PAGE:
Women are key to changing how we view females on-screen
An American commentator believes pop culture can be improved and enhanced
How women are portrayed in movies, TV and online can be changed, according to a prominent US screen critic. But it will take women to do it.
A film and television commentator for Rolling Stone, The Washington Post, Christianity Today and Vox, Alissa Wilkinson is visiting Australia to shed light on how pop culture can be viewed, appraised and shaped.
Part of her visiting fellowship with Sydney’s Anglican Deaconess Ministries involves hosting a workshop with young women. “We’re really thinking about how women could engage in the culture-making enterprise,” Wilkinson says.
“The reason [we are doing that] is women have a particular perspective on the world that is vastly under-represented in the world of popular culture.
“The more kinds of people we have telling stories, the better our entertainment will be, ultimately.” – Alissa Wilkinson
“There aren’t a lot of female critics, very few female directors. Women are just not in the decision-making places in entertainment, by and large, and those are for reasons that have to do with the industry but also women not feeling confident to go into those areas.”
Describing the movie and TV industries as potentially “dangerous” for women, Wilkinson understands it will be difficult to combat long-standing attitudes towards, and treatment of, women within them. But she believes the results would benefit everyone, female and male.
“The hope is that by fostering more women who want to, and are skilled to, engage in those areas, the more there will be a groundswell. And that’s better, because the more kinds of people we have telling stories, the better our entertainment will be, ultimately.”
“They were strong and beautiful, but it wasn’t the feeling of looking at them for the sake of looking at them.” – Alissa Wilkinson
One of the world’s leading voices on how Christians can engage well with entertainment, Wilkinson says “the way we look at women would change on-screen” if more women got involved in putting them on our screens.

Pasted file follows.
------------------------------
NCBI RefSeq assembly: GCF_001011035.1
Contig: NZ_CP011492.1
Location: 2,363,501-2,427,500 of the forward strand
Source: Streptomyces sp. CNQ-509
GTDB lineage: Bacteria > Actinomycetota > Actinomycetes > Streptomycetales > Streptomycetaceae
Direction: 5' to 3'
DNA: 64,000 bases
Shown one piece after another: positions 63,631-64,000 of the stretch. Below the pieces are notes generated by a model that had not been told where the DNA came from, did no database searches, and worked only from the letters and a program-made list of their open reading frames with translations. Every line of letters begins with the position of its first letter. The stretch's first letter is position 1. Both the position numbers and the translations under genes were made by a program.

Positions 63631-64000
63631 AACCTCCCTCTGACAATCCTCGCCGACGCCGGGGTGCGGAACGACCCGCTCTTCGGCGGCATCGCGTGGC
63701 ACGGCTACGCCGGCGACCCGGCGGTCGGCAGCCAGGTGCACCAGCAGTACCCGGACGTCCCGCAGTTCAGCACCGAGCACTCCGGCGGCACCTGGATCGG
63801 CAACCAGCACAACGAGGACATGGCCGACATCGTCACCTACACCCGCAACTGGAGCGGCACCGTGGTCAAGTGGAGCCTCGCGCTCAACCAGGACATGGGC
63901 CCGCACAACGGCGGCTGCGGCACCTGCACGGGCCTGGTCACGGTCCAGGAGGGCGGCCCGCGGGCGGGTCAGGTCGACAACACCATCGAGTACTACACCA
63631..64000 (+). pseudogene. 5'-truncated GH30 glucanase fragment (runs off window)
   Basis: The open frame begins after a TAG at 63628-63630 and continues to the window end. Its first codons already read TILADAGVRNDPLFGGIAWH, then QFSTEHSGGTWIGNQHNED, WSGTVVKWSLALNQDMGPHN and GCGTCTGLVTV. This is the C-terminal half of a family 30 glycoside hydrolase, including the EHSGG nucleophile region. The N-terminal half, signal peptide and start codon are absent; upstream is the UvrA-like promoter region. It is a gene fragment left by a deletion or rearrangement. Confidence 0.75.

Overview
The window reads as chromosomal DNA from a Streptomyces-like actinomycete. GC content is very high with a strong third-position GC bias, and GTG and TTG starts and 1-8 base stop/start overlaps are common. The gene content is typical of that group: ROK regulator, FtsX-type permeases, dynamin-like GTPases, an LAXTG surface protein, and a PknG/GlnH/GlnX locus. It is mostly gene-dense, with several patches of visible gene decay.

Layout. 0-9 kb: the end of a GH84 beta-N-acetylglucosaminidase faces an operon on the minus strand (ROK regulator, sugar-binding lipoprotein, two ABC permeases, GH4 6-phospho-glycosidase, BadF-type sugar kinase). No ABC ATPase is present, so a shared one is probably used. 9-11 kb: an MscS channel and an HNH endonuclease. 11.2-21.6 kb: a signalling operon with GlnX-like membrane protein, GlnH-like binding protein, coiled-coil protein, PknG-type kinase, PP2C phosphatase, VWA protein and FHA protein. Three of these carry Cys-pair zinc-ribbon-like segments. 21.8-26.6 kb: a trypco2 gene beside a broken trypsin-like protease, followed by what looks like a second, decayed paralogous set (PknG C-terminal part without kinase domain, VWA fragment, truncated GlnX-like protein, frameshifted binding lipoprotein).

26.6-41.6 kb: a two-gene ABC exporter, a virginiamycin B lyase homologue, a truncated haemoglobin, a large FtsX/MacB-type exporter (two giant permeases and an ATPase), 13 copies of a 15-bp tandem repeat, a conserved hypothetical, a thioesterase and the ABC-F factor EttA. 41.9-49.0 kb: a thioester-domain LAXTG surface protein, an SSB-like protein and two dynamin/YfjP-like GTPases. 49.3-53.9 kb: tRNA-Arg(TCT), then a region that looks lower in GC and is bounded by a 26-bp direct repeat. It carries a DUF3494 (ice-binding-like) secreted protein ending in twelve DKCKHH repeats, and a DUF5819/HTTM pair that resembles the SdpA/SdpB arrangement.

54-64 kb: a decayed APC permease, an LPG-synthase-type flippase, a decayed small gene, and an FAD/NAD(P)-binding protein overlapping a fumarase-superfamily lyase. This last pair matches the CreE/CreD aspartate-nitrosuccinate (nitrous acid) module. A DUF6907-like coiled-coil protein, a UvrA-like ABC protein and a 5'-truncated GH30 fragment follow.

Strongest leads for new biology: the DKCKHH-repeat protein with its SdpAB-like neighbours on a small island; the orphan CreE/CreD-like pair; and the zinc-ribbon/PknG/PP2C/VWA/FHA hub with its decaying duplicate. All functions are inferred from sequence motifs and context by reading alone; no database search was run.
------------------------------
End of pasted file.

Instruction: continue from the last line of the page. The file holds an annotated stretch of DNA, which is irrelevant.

“A really good example of this was watching Wonder Woman this year. I have seen a lot of movies and I still found myself oddly moved by the way women were depicted and shot with the camera. They were strong and beautiful, but it wasn’t the feeling of looking at them for the sake of looking at them. Rather, they were full human characters, even when they weren’t technically human. That was something remarkable and it was through the lens of a female director [Patty Jenkins].”
“There’s nothing magical about women, but when a whole half of the population is cut out of the cultural conversation, then you naturally get a skewed view of the world.” Wilkinson maintains that we all will have a more rounded and complete perspective on the world if more people are represented in making art.
“It’s important because it’s resonant to lots of people’s experiences.” – Alissa Wilkinson
Also lecturing in Australia about the ongoing prominence of religion in movies and TV, Wilkinson has some advice for how women could start to make their mark. “A lot of it has to do with having some kind of confidence that the story you have to tell or, as a critic, the perspective you have to give is something worth saying,” explains Wilkinson.
“That’s something that women are not told. Generally, keep your story to yourself unless it’s relevant. It’s a silencing thing. Finding the place to say my story is not just important because I’m awesome but it’s important because it’s resonant to lots of people’s experiences.”